Canning with Ball Jars Part 2

Canning with Ball Jars Part 2

Canning With Ball Jars Part 2. I’m Greg Martin with today’s Line On Agriculture.

Most of us over a certain age remember a cupboard stocked with canned fruits and vegetables. For a number of years after my wife’s grandmother passed away we enjoyed mincemeat she had put up before she died. Canning is somewhat labor intesive but a lot of people are really afraid to can due to perhaps “secrets.” Lauren Devine-Hager, Product Research and Test Kitchen Scientist for Jarden Home Brands, makers of Ball canning jars talks about those misconceptions.

HAGER: Well I think the biggest misconception is people think it’s very difficult to start canning. They’re very intimidated by it. And what we’ve been trying to do is try to make it as easy as possible for people to get started and our website is a great place to start with step-by-step information; we have some videos. But another thing we’re trying to do is develop more innovative products to make the canning process easier.

They offer their canning discovery kit for those that want to easily get started.

HAGER: It comes with your jars and a canning rack/jar lifter and 12 recipes that go in kind of a step-by-step fashion and it really really breaks it down into 2 simple steps so you can do canning in your house with common kitchen utensils, this kit and some produce and it’s really that easy. I like to say it’s as easy as boiling water for people to get started.

The Ball Jar website is a great place to get started.

HAGER: It’s called and it has a ton of recipes, everything from your salsas to your jams to your green beans and the nice thing that I like about our website is we have a lot of how-to information. We have a couple of videos. We also step-by-step PDF’s you can download them and have them for yourself whenever you need them and they have illustrations, too. And it’s really a great resource if you are trying to get started.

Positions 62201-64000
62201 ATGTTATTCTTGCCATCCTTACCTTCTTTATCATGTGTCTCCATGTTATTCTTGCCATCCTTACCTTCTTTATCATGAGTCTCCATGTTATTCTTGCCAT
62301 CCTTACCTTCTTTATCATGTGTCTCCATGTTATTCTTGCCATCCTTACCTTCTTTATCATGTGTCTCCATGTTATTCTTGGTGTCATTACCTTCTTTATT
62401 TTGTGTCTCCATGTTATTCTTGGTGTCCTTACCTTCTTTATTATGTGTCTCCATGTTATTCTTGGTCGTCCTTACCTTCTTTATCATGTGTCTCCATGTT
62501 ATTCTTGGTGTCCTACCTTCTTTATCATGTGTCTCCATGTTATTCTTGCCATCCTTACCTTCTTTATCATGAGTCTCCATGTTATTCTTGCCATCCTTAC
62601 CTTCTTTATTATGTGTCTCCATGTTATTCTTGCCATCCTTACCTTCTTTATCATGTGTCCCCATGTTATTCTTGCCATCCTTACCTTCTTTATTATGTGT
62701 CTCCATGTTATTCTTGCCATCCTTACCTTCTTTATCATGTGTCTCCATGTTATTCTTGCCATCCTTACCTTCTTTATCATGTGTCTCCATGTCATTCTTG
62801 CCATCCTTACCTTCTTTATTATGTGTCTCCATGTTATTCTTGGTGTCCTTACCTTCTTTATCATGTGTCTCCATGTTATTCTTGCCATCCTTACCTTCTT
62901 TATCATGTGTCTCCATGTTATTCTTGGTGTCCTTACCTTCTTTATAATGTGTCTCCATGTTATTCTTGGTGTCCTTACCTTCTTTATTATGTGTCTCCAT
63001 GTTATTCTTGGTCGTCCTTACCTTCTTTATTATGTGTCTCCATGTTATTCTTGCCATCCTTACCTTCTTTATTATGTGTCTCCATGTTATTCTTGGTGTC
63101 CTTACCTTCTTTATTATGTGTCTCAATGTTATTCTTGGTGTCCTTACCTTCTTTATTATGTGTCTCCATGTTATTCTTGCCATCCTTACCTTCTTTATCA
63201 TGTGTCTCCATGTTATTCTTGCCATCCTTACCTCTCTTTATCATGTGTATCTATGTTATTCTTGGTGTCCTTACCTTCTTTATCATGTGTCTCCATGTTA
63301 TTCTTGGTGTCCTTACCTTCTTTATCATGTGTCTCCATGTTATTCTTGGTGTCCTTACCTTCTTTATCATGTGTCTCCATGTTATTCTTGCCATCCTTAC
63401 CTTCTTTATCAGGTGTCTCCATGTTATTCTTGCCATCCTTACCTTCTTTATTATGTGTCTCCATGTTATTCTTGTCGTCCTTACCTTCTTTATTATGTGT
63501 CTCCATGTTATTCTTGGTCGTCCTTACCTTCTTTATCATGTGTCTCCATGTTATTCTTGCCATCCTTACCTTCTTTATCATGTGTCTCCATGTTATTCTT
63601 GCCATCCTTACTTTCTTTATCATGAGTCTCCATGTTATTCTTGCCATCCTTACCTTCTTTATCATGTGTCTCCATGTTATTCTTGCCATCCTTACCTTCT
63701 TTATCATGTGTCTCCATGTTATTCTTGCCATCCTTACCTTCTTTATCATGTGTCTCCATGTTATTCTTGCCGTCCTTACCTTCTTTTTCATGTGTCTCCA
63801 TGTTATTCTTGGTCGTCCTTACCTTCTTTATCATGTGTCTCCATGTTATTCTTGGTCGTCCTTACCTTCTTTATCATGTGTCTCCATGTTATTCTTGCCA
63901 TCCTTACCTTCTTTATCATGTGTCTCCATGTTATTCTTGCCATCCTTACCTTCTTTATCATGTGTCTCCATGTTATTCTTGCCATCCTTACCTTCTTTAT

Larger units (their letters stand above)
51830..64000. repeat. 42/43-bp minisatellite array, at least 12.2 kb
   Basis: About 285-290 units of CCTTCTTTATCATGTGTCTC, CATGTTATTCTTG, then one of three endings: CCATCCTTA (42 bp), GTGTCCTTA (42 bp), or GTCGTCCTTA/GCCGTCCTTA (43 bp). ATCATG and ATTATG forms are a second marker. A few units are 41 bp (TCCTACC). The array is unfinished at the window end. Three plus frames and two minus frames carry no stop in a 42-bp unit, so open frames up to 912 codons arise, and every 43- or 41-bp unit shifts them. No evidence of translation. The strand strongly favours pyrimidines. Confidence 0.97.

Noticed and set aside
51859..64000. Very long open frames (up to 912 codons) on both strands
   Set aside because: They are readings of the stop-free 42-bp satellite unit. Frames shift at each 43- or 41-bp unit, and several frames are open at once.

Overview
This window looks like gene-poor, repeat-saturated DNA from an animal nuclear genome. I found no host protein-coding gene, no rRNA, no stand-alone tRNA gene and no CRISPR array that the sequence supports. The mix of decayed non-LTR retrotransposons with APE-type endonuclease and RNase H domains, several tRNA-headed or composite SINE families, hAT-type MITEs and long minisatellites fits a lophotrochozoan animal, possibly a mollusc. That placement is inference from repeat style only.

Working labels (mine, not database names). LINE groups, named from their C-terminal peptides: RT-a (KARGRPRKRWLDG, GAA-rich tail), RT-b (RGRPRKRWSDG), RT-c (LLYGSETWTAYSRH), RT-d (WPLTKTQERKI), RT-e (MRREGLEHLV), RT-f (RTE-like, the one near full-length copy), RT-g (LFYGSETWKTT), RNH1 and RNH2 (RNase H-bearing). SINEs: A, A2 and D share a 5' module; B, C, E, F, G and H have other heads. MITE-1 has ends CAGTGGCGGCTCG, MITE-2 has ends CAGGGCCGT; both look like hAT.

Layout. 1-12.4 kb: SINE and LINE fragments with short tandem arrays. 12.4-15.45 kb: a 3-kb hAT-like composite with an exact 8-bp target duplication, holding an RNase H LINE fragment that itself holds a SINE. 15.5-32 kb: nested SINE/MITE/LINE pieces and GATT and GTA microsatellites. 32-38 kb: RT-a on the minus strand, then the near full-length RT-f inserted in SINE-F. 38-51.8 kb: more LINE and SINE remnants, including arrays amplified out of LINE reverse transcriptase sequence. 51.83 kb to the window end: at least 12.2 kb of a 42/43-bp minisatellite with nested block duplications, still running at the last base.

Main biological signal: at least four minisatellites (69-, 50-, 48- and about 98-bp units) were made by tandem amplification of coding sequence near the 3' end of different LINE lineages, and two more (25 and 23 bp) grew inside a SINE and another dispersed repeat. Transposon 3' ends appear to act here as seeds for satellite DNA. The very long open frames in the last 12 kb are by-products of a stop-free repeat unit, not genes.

The process was first developed as a French military discovery by Nicolas Appert in 1810 to prevent microorganisms from entering and proliferating inside, spoiling the contents. Hager says little has changed.

HAGER: As far as the process goes not a lot has changed since the 1990’s but as I mentioned we are always looking at innovative ways to make it a little bit easier. One of the products that comes to mind is for making jams and jellies. It’s a product we have called pectin and you come out with a very nice jelled jam or jelly and it’s ready to be consumed right away or you can go through the canning process and keep it for up to a year.

Just a reminder, has some outstanding equipment listed for this Wednesday’s on line sale. That’s today’s Line On Agriculture. I’m Greg Martin on the Ag Information Network.

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